Within the cliques, the question of which actor is most powerful, and who is most likely to be a follower, is of premier interest. It is assumed that personal influence patterns and power in the localities develops according to Burt's (1998) Power and Structural Hole models. Network power is defined as the relative connectedness of an actor that is reciprocated. The most powerful actor is the person with the highest relative score. In the context of the Sala model, the Structural Hole model describes opportunities for the trading of advantages within the local political context where persons at the crossroads of information flows gain information and connections across governmental levels and local social groups, enabling them to influence plans and budgets to their and their clientele's advantage through the trading of such information. The analysis of the Zorita Municipal Council indeed reveals Francisco as the most powerful person within the council, as was already suggested in the positional equivalence analysis in Figure 1.

To identify power and bargaining positions, cliques within the local government were identified, and the power of each village councilor in the four localities was thus calculated. The councilors were grouped in cliques on the basis of their answers to relevant survey questions, which allowed assigning them to one of two groups. Social concerns prevailed in one, and infrastructure and building concerns prevailed in the other.

On the basis of the relevant laws in each country, the survey, and the SNA results; a template "Politico-Economic System" was constructed where the ultimate drivers of the system are the "Development Frustrations" defined as the difference between the expected and actual development status of politically empowered villagers, and the local government "Self Interest" defined as project preferences as revealed by the field survey results.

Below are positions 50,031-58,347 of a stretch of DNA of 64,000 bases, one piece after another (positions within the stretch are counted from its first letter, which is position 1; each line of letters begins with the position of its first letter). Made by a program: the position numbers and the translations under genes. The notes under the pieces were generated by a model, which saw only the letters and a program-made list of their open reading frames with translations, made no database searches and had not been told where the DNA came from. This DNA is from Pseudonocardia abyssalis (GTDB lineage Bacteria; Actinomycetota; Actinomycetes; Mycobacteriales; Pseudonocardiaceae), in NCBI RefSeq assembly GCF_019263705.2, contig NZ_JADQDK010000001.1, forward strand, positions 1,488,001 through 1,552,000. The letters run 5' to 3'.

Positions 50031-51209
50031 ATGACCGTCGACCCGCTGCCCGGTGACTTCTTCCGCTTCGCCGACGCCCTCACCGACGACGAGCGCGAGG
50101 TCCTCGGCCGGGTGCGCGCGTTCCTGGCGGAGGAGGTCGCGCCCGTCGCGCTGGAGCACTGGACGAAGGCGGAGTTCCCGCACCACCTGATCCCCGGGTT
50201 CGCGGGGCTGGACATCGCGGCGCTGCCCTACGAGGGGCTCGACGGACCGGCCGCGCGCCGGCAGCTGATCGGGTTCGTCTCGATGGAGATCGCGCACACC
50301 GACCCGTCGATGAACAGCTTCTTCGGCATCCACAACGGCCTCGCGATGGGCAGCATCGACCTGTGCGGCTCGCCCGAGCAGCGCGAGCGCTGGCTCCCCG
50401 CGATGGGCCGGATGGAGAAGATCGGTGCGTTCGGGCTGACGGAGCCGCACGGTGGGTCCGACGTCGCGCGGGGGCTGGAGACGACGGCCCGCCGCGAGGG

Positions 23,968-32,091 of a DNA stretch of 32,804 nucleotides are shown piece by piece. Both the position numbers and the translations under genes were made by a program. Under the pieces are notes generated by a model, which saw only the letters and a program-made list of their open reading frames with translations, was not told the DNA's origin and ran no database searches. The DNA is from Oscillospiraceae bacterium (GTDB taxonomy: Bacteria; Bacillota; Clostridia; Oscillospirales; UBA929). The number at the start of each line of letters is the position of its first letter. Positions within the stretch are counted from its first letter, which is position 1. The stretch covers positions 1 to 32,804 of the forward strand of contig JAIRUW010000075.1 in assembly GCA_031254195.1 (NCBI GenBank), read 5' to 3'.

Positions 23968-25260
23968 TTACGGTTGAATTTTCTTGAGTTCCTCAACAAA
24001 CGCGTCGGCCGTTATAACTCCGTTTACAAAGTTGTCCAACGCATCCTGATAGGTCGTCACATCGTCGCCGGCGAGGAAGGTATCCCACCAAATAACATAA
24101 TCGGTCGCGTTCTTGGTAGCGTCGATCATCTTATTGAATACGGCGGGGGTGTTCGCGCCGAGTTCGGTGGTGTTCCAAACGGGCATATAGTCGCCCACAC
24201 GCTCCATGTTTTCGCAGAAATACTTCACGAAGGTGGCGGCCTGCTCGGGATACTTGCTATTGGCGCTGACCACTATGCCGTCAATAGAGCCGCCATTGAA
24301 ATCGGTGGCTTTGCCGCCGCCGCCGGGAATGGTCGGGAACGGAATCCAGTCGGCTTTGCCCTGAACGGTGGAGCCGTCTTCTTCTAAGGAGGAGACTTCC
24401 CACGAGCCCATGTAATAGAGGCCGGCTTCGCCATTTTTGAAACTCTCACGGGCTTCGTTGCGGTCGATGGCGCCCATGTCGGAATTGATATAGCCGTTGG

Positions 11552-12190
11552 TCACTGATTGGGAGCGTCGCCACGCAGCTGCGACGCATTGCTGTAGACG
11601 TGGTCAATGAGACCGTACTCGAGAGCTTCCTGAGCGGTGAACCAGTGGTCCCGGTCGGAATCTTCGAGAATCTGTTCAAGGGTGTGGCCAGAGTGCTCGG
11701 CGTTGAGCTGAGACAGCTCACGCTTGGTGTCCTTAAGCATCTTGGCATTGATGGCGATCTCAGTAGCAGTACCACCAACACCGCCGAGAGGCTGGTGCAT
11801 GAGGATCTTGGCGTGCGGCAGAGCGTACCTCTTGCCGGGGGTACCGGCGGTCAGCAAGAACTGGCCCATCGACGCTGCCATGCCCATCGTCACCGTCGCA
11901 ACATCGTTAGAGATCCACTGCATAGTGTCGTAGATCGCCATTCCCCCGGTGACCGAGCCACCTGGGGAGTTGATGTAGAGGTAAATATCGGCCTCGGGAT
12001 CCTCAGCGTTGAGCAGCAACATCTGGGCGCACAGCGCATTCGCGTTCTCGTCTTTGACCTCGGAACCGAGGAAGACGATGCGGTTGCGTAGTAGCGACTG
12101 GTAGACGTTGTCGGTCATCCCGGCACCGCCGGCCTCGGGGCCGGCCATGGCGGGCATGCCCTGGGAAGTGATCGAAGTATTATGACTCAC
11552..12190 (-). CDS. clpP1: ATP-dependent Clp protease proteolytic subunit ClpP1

Due to their large size, the full versions of the systems cannot be shown in this paper. Figure 2 below shows a simplified version only. The sytem process steps are numbered from 1 to 18.

Figure 2

FIGURE 2: Simplified Dynamic Politico-Economic System of a Locality

Some important sub-processes will be explained below. The models in this research contain one ultimate Level, the "Perceived Development Status", and four intermediary Levels: Education Status, Household Population, Total Local Government Debt and Total Village Income. These Levels are driven by all the auxiliaries in the system, which themselves are determined and driven by parameters, lookups, and time. Lookups are arbitrarily specified nonlinear relationships describing assumed or empirically derived relations between system variables. Lookups thus force variables to behave according to a theoretical or empirical model.

The system dynamic process is based on a system of first-order difference equations that drive the auxiliaries and levels from time step to time step.

It is important to note that the models of the four localities differ in two respects:

  • Structure: The researcher's present base is Thailand. More detailed information on the informal financing process in Huay Yai could be gained from field research. This allowed the construction of a detailed model of the irregular financing process for the Thai locality. This was not possible for the other localities, where a black box approach had to be applied with regard to irregular financing. Besides this small difference, the structures of the four localities are identical, and designed to accommodate various degrees of grassroots empowerment and political state organization ranging from dictatorship to a fully empowered federalist system, depending on the values given to the system's structural parameters.
  • Parameters and functions: apart from the Barro and Sala-I-Martin (1995) growth parameters (see explanation below), all other parameters and functions are different from locality to locality. They represent the legal basis and the present politico-economic reality of each country and locality found through the field research.

The full systems are very complicated and detailed representations of the villages' politico-economic reality. Their structure consist of the following elements:

  • Huay Yai, Thailand: 152 auxiliaries and constants plus 21 lookup functions, a maximum of 32,766 feedback loops; and
  • Labac, Phlippines; Zorita, Spain; Schwende, Switzerland: 134 variables and constants plus 21 lookup functions, a maximum of 32,766 feedback loops.